Revenue-based investments are quite uncommon in startup investing, and as such, few entrepreneurs and few investors understand their benefits.
The traditional form of startup capital is equity, with investors expecting a “10x” return on their investment, i.e. they expect that the company will be acquired for a sufficient amount that the investment will earn the investor at least 10 times their money back. $50,000 invested = $500,000 (or more) returned. $500,000 invested = $5 million (or more) returned.
In revenue-based investing, we still use equity, but the company repurchases that equity using a small percentage of “top-line” revenues, returning 2x-5x. $50,000 invested = $100,000-$250,000. $500,000 invested = $1.0-$2.5 million. See Investing without Exits for more details on the structure.
The biggest pushback I get from the revenue-based structure is that it extracts cash from the startup, and that “Cash is king“. That is a nice phrase, and generally correct, but only when you understand what is meant by cash.
For startups like Uber, Facebook, Twitter, and Groupon their cash comes from selling equity. Their growth comes from spending that cash. Their operations do not generate enough cash to be self-sustaining. Their only path to success is from raising enough money to grow to a sufficient scale to go public. In such businesses, it’s not that “cash is king” as much as “growth is king”. When the growth in these companies stops, their value drops below their investment capital. They become zombies. See Investing without Zombies for an explanation on how revenue-based financing fixes that issue.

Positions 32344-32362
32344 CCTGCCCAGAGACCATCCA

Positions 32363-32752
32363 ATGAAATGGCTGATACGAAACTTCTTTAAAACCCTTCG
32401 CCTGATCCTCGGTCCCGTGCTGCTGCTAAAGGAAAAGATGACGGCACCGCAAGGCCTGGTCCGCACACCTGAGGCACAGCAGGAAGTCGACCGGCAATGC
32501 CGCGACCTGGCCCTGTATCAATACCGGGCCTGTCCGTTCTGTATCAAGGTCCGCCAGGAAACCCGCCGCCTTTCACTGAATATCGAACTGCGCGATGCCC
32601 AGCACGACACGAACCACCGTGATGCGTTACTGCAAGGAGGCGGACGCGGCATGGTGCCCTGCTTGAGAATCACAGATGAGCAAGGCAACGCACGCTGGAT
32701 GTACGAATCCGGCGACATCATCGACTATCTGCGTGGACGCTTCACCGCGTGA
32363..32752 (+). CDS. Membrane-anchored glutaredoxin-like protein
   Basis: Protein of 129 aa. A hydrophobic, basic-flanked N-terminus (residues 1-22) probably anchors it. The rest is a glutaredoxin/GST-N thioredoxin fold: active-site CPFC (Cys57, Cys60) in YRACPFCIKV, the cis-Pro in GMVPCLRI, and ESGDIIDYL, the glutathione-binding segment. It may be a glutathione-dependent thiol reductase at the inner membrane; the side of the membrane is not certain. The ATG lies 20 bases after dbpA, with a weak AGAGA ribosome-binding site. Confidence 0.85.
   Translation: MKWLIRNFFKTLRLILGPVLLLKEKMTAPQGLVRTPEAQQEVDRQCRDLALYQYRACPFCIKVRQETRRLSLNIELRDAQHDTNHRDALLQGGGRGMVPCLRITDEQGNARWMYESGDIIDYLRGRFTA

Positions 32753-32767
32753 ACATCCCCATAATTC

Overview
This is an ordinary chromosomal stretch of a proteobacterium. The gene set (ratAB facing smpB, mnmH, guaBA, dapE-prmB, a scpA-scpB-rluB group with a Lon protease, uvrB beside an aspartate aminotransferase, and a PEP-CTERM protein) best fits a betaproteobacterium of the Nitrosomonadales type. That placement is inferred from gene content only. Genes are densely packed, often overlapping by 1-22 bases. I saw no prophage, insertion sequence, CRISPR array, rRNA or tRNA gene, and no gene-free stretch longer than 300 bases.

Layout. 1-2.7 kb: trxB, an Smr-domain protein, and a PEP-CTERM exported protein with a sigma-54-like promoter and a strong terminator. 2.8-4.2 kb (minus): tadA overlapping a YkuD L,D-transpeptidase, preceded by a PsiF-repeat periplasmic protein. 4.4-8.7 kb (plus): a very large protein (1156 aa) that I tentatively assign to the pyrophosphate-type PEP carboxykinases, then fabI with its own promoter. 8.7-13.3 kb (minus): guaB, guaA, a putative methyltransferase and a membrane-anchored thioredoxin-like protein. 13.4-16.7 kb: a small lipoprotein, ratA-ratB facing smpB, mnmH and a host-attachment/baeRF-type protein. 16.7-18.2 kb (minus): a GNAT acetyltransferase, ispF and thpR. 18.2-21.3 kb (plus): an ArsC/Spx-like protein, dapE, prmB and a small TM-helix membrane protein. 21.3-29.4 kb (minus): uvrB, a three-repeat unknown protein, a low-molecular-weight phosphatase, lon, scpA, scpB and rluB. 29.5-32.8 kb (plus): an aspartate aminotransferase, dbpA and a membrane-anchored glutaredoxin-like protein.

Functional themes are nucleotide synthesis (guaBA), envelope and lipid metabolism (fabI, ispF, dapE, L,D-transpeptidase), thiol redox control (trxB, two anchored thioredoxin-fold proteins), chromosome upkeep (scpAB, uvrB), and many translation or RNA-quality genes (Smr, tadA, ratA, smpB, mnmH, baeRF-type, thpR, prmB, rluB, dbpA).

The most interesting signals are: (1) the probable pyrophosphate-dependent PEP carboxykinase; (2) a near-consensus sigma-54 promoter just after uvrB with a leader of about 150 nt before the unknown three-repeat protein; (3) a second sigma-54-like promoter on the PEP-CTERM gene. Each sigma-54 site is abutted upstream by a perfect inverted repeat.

But let’s focus on the more common startups. The companies that takes their startup investment, and from that cash launch a product or service that generates revenues. A company where once those revenues prove the value of the product/service, follow-on growth capital is less as risky than the startup capital, and thus doesn’t need to be anywhere near a 10x return. For many of the companies I (and Fledge) invest in, once the business model is proven, follow-on funding can come from loans, notes, and other forms of debt, with the revenues sufficient to afford the interest.
In these startups, the first investors take the biggest risk, and are rewarded with a fixed, agreed-upon return (typically 2x-5x). Each subsequent round has less risk, and thus a lower return. Or from the entrepreneur’s perspective, each round of capital has a lower cost. As long as the company has sufficient margins to afford the capital, then it is beneficial to the entrepreneurs (and their startups) to have the lower cost of capital.
Returning to the example numbers above, a $500,000 startup investment in the traditional 10x form costs the entrepreneur $5 million. In the revenue-based form, at 4x, it costs $2 million. That is a $3 million difference. A 60% lower cost of capital.
If you are an entrepreneur, would you not want to pay $400 instead of $1,000 for the same airline ticket? Or $4,000 in rent instead of $10,000 in rent? Or $400,000 in development or equipment costs instead of $1,000,000?
If you are an entrepreneur, why are you paying $10 per $1 of capital when you could be paying $4?
From the investors point of view, this 60% discount may seem foolish, but only on the surface. Break out a spreadsheet and you discover that the return on investment is the same in both styles, as capital is returned far earlier in the revenue-based structures, and return on investment is dependent as much on time as on total cash return. Take a moment to think through the risks, and you discover that being paid back from revenues greatly lowers the investment risk. Lower risk and equal returns. What investor doesn’t want that?
Revenue-based financing is a win-win.
And it only gets better when we look at incentives, but I’ll save that for another post.
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